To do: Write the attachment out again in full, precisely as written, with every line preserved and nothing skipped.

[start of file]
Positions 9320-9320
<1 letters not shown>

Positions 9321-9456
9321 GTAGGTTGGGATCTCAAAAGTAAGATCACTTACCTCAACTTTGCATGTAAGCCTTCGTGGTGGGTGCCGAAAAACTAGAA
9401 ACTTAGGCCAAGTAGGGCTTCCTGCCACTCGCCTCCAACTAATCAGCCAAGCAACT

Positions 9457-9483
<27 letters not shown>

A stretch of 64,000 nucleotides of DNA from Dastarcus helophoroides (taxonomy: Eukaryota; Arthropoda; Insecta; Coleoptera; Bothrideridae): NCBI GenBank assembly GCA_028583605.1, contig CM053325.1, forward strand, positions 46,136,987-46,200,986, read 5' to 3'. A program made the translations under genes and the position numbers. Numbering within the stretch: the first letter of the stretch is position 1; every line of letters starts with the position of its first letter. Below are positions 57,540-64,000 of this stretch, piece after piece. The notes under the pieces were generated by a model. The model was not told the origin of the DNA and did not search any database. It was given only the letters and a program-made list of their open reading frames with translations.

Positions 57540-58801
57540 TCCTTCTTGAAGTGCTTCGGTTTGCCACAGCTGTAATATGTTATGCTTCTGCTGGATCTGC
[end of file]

Positions 9320-9320
<1 letters not shown>

Positions 9321-9456
9321 GTAGGTTGGGATCTCAAAAGTAAGATCACTTACCTCAACTTTGCATGTAAGCCTTCGTGGTGGGTGCCGAAAAACTAGAA
9401 ACTTAGGCCAAGTAGGGCTTCCTGCCACTCGCCTCCAACTAATCAGCCAAGCAACT

Positions 9457-9483
<27 letters not shown>

A stretch of 64,000 nucleotides of DNA from Dastarcus helophoroides (taxonomy: Eukaryota; Arthropoda; Insecta; Coleoptera; Bothrideridae): NCBI GenBank assembly GCA_028583605.1, contig CM053325.1, forward strand, positions 46,136,987-46,200,986, read 5' to 3'. A program made the translations under genes and the position numbers. Numbering within the stretch: the first letter of the stretch is position 1; every line of letters starts with the position of its first letter. Below are positions 57,540-64,000 of this stretch, piece after piece. The notes under the pieces were generated by a model. The model was not told the origin of the DNA and did not search any database. It was given only the letters and a program-made list of their open reading frames with translations.

Positions 57540-58801
57540 TCCTTCTTGAAGTGCTTCGGTTTGCCACAGCTGTAATATGTTATGCTTCTGCTGGATCTGC